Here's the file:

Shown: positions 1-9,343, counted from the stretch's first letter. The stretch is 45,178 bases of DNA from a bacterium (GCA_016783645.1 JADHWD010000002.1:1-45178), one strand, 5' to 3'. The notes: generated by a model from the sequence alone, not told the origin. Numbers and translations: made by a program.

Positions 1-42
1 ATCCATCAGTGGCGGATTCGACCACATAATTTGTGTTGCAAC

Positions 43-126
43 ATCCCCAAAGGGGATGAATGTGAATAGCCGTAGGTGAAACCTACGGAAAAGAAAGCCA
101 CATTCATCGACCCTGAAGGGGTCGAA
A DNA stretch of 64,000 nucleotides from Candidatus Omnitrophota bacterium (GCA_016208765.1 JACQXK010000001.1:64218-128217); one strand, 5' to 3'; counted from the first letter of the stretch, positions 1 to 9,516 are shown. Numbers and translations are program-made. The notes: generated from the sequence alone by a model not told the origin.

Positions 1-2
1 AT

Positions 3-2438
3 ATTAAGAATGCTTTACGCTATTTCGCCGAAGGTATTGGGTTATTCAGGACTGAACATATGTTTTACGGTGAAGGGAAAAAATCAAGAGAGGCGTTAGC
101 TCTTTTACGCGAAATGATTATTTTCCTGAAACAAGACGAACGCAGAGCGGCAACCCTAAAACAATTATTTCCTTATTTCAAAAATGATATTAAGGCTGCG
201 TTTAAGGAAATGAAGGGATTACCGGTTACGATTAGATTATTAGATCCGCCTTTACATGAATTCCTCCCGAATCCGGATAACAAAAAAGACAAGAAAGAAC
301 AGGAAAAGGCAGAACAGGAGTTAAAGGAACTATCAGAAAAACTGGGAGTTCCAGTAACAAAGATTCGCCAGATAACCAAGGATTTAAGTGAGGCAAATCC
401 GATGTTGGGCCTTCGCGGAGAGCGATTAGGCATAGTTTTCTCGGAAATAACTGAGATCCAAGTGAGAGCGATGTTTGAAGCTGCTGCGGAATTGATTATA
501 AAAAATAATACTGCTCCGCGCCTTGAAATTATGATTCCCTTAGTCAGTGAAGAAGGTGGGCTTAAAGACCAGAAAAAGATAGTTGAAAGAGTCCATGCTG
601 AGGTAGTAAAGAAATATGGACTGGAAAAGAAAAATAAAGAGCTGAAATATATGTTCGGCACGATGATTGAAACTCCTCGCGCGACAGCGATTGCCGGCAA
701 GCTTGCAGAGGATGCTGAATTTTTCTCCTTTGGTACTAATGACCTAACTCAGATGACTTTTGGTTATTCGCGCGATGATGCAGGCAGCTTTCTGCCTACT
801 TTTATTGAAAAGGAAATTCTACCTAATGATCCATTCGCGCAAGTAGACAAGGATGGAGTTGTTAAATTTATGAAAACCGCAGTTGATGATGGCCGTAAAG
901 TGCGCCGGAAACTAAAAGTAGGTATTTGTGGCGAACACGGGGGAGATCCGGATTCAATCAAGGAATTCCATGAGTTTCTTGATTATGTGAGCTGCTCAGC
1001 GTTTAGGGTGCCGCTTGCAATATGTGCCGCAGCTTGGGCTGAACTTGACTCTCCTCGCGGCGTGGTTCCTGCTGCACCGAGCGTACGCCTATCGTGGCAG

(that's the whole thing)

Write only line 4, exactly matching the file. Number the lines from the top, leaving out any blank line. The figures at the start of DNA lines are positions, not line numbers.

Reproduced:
Positions 43-126